Overall, The Tragedy of Brady Sims hits all of the notes of Gaines’ oeuvre. It tackles African American migration before and after World War II, with Jamieson and Celestine constantly arguing about what caused individuals to leave: the war or the tractor. It traces Jean-Pierre’s movement to California and back, even though we do not see what happens to him out West. It presents the tension between the rural and the urban that appears in Gaines’ works such as In My Father’s House (1978) and again “Just Like a Tree.” It tackles racial segregation and tensions in the community, even bringing Sheriff Mapes into the narrative.
Mapes, of course, appears in A Gathering of Old Men as Bayonne’s sheriff who seeks to maintain order after Beau Boutan’s death. We do not get a chapter devoted to Mapes’ point of view in that novel, but in The Tragedy of Brady Sims, Gaines provides Mapes with a section in the narrative where we hear his voice from a first person perspective. This move adds perspective to the Mapes from Gaines’ earlier novel by showing his interactions with Stella, the African American woman he is seeing, and with Brady, who he invites to go hunting with white men from the community. By showing Mapes’ perspective, as he does with Lou Dimes, Tee Jacques, Anne-Marie Duvall, Tee-Bob Sampson, and more Gaines achieves what he has throughout his career, showing the humanity of everyone: blacks, whites, Cajuns, Creoles in his work.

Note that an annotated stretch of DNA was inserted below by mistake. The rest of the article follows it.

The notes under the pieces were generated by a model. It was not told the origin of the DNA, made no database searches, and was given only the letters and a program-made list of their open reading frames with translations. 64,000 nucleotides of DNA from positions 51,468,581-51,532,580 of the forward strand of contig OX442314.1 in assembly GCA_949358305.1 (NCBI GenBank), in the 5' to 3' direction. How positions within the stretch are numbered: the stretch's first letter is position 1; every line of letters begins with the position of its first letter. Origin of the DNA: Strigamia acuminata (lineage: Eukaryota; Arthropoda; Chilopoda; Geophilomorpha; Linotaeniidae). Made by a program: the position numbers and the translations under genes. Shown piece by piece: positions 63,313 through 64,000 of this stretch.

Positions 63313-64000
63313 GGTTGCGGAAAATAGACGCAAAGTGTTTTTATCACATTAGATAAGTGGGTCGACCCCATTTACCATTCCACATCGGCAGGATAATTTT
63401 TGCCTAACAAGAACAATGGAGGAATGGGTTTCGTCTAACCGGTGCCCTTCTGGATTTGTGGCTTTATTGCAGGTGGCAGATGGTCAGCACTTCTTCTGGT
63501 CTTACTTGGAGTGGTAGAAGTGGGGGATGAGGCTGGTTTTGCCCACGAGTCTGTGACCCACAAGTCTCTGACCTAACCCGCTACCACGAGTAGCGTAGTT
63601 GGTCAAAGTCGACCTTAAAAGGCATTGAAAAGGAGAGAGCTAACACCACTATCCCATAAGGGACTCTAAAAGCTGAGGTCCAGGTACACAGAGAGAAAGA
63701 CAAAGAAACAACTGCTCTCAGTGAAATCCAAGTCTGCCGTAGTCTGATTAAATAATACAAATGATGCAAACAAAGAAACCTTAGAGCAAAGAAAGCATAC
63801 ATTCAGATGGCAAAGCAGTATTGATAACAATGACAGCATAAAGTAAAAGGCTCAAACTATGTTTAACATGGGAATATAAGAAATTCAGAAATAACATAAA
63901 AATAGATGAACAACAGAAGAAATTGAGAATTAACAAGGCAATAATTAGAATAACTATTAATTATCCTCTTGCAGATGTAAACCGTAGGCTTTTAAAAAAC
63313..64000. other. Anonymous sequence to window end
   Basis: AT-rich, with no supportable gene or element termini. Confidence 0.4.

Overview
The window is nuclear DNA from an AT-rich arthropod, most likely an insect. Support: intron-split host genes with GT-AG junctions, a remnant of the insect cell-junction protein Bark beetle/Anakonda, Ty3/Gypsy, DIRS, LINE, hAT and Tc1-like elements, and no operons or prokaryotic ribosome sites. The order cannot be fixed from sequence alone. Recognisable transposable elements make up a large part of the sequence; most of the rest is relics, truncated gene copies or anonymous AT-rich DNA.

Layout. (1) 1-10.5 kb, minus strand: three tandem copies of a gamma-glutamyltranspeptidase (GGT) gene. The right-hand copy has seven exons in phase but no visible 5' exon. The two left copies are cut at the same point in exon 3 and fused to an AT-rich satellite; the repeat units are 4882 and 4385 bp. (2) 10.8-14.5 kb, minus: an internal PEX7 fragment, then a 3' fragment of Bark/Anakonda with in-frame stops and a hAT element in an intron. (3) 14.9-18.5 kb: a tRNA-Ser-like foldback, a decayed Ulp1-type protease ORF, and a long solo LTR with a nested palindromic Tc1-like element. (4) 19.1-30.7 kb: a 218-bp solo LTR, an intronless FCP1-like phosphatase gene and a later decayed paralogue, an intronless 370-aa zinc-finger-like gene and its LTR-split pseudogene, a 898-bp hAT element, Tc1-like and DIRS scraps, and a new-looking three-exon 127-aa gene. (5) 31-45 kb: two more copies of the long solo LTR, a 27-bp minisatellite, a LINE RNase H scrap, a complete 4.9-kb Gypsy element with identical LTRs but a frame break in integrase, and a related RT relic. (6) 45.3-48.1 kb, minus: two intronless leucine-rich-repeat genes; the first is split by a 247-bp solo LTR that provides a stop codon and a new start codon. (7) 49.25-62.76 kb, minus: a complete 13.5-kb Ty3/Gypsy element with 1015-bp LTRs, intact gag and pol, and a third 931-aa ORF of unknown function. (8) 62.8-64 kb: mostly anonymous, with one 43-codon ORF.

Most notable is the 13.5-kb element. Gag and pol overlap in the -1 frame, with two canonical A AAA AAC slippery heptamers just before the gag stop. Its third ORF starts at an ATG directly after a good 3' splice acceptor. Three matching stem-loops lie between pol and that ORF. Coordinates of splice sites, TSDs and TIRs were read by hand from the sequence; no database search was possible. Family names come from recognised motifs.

While the majority of the novella occurs in Felix’s Barbershop, Mapes’ section, only eight pages, forms a central aspect of the story. We see Brady and Mapes as friends. Mapes even thinks, “His skin is black, mine is white–and he’s my friend.” We see the “idle white rich” who ski on the river and who sit in their “stately rockers” not even acknowledging the “servants” who wait on them or Brady or Mapes. We see the deep seated racism of those who put Mapes, and four previous generations of his family, in the sheriff’s office. All of these, and more, are themes that Gaines presents in his work.
Overall, The Tragedy of Brady Sims is a timely work. It focuses on the psychological, physical, and generational affects of racism, segregation, and oppression. It presents not just the rural South but also the urban environment (California specifically) as places that need to be navigated in such a way in order to survive. It shows us that while we have moved forward, we have not proceeded nearly far enough to provide equality for all.
During the news conference, Mapes sums up the novella as he tells the crowd about Brady Sims: “He was a man some people would say was too hard. He lived in hard times—and the burden we put on him wasn’t easy. Yes, we. That includes myself. If we had done more, his burden wouldn’t have been so heavy.” The burden remains, no matter how far we have come. How do we eliminate that burden of psychological and physical oppression? That is what The Tragedy of Brady Sims asks us. That is what we must do.